What is true of primary health care is almost equally true of secondary health care system. The glamour of complex knowledge and high technology of tertiary care system, coupled with aggressive marketing by the companies manufacturing these costly equipments, have easily diverted the attention of the socialites, the politicians and even the general educated population from the need to stabilise and improve secondary health care system. The very high cost of installing these high tech super speciality departments diverts the meagre funds available and thus creates shortage of fund for the much needed secondary health care. As mentioned earlier, in public sector, taluka and district hospitals in the state government and peripheral hospitals in muncipal corporations provide the secondary health care, while private nursing homes and medium hospitals and charitable medium hospitals help the affording class in the private sector. Nursing Homes cater to more than 60% of these paying class of patients.
Individual consultants opened their small nursing homes to treat their own patients who needed indoor treatment and/or operation. They provided a minimum of 4 - 5 beds to a maximum of around 30 beds. The facility is created by buying one or two flats in residential buildings. So far, the doctors have proved to be poor management experts. The owner consultant has to depend on other consultants to see that his beds are occupied. Generally at least 60% occupancy is considered essential for a nursing home to run profitably. This dependence on other consultants, who had no monetary stakes in the hospital, increased their greed and ambition and made the owner agree to whatever they do and whatever personal charges they asked for, thus increasing the costs for the patients while lowering the quality of management. The family physicians started demanding a a percentage of the fees charged by the consultants or by the hospital. Acturally, this tendency is seen far more in metropolitan cities but has spread even to the small towns. But, even worse, these nursing homes are having a huge standing expense and gross under utilisation of the manpower and equipments. In the O.P.D. whether there is one consultation room or four rooms, a servent, a nurse and a receptionist has to be appointed. The operation theatre, could be utilised for hardly 2 - 3 hours, instead of its capability of 12 hours in two shifts. Even if the ward is empty, the number of resident doctors, nurses and menial staff can not be reduced. Thus, the owner consultant is forced to compromise quality in lieu of quantity. Untrained nurses, incompetant semi- ualified resident doctors, cheap equipments be it suction machine, E. C. G. machine or X-ray or sonography machine are the order of the day in many nursing homes. Government is making rules and regulation which the nursing homes are unable to follow and the various inspectors are making hay while the sun shines. The whole burden of this mismanagement and bribes falls on the patients who are, thus, paying exorbitant charges for a poor quality of treatment.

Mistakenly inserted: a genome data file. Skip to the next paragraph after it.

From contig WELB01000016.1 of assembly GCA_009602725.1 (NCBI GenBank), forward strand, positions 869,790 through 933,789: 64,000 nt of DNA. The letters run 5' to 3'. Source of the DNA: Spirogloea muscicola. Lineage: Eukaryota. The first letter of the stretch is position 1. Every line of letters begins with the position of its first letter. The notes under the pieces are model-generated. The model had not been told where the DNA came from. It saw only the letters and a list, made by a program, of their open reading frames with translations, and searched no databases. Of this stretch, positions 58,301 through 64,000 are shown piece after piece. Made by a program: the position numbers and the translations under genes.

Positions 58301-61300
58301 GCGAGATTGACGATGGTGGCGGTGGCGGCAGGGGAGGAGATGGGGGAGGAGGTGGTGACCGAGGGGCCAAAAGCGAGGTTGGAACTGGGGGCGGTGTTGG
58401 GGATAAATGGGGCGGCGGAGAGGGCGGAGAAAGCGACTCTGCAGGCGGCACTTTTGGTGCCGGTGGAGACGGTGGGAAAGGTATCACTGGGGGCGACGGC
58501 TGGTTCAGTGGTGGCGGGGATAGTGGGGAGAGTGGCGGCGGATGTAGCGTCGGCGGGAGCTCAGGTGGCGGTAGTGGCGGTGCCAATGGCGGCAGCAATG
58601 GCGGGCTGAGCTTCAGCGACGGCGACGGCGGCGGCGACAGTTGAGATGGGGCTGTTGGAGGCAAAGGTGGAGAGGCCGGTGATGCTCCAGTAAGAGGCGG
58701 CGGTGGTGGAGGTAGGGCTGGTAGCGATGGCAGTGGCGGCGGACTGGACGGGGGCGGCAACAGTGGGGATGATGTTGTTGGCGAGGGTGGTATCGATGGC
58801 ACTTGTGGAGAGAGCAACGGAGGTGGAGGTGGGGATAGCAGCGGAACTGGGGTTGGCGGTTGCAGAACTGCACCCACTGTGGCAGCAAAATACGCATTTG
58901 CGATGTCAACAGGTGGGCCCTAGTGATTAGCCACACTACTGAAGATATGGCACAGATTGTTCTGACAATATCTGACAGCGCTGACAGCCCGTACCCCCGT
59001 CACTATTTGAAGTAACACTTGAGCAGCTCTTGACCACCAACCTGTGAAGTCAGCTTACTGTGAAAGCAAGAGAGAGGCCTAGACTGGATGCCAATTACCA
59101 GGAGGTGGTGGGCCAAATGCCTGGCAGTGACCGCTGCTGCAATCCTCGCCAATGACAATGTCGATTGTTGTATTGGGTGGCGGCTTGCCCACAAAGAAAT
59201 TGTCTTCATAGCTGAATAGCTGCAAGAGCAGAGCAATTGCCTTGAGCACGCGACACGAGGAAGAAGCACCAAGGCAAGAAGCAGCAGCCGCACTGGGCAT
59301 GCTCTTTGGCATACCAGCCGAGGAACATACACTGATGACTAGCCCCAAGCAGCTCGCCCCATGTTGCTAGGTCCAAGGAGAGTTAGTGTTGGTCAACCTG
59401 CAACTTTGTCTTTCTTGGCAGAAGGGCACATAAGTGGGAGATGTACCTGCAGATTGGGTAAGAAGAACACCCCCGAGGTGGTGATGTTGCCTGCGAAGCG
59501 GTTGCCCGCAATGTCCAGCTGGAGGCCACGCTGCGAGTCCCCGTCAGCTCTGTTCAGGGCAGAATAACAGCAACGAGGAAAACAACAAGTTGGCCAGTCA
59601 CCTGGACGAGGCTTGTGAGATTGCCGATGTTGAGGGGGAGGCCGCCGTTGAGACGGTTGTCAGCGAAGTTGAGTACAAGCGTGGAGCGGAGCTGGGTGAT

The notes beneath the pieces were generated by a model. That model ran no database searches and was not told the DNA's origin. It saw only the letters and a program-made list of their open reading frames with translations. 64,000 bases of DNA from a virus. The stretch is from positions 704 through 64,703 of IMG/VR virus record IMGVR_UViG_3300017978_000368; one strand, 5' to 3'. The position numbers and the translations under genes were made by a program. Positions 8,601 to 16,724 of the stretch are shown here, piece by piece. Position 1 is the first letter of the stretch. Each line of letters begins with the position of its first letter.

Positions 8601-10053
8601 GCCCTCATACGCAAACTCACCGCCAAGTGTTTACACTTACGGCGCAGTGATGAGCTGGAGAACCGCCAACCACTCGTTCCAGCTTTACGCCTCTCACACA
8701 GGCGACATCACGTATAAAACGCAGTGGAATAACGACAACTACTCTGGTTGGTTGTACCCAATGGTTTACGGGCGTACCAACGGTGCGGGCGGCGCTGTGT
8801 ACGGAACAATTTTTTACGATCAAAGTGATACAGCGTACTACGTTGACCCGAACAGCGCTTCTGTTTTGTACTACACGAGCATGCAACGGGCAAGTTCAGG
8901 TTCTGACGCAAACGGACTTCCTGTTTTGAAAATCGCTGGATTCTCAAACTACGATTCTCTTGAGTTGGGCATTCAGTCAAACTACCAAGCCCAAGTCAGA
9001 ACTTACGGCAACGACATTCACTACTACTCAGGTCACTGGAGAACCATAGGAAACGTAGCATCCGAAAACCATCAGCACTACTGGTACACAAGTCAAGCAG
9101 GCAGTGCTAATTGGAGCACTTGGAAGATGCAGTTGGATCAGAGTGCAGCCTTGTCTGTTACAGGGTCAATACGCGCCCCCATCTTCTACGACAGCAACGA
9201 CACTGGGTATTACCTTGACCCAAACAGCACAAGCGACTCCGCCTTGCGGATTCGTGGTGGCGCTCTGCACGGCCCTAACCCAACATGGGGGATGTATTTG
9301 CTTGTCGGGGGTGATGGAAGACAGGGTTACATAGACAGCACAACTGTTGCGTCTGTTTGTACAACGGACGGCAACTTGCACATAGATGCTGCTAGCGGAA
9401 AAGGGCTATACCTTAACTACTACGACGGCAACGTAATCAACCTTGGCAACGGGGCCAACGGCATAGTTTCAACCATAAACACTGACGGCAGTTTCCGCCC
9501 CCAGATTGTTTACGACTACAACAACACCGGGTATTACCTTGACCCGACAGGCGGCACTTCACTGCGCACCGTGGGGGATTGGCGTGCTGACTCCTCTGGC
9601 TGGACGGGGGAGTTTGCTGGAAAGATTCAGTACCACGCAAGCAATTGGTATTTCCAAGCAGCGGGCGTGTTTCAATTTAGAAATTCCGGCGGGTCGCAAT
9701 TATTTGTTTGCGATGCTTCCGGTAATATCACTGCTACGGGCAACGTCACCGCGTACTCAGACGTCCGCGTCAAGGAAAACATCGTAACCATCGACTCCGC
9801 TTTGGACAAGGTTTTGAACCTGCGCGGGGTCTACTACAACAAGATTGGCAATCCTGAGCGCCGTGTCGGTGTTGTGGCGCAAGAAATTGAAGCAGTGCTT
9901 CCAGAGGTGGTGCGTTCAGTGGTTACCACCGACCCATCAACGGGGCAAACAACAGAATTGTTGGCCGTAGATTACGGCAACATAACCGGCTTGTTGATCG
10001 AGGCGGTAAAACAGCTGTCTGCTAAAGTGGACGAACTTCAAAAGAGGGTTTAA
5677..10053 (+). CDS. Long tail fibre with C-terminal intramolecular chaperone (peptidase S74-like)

The remedy is quite simple and very effective; if only 8, 10 or more consultants were to join together and create their facilities, the problems could be solved both for the owner as well as the patients. O. P. D. consulting rooms, investigative facilities, operation theatre(s) and intensive care unit can be established as a common property the expenses being shared equally by all. Naturally, the profit/earning will also be shared equally by all. All the space, equipments and manpower would now be fully utilized by their own patients. Hence they need not compromise on the quality of manpower or equipments which they can easily afford now. There is no dependence on 'other' consultants any more. Even the general productioners will be more sub-dued, as patients would always prefer a well equipped hospital with adequate facilities and trained staff, irrespective of what their G. P. s advise. The ward and the beds could be independent or shared as per what the owners prefer. Together they could buy 4 to 5 or more storied, one wing of a building, with a separate passage, stair-case and even a parking space for themeselves, as decreed by supreme court recently. Instead of begging for attachment in some major charitable or private institution, they would have created their own secondary care hospital, where they have a role in management too. The patients will get not only better quality of treatment but it will be cheeper too. Everyone gains and nobody is a loser.
Why is it no happening?
First is a techincal / legal sgag, at least in Mumbai. The municipal corporation allows the change of use, for nursing homes only on the ground and first floor but not above that level. It may not be difficult to convince the authorities, to allow a whole wing upto 6 th floor to be converted into a mini hospital, provided that their is not a single residential flat in that section. This change of rule is
But the consultants are reluctant because,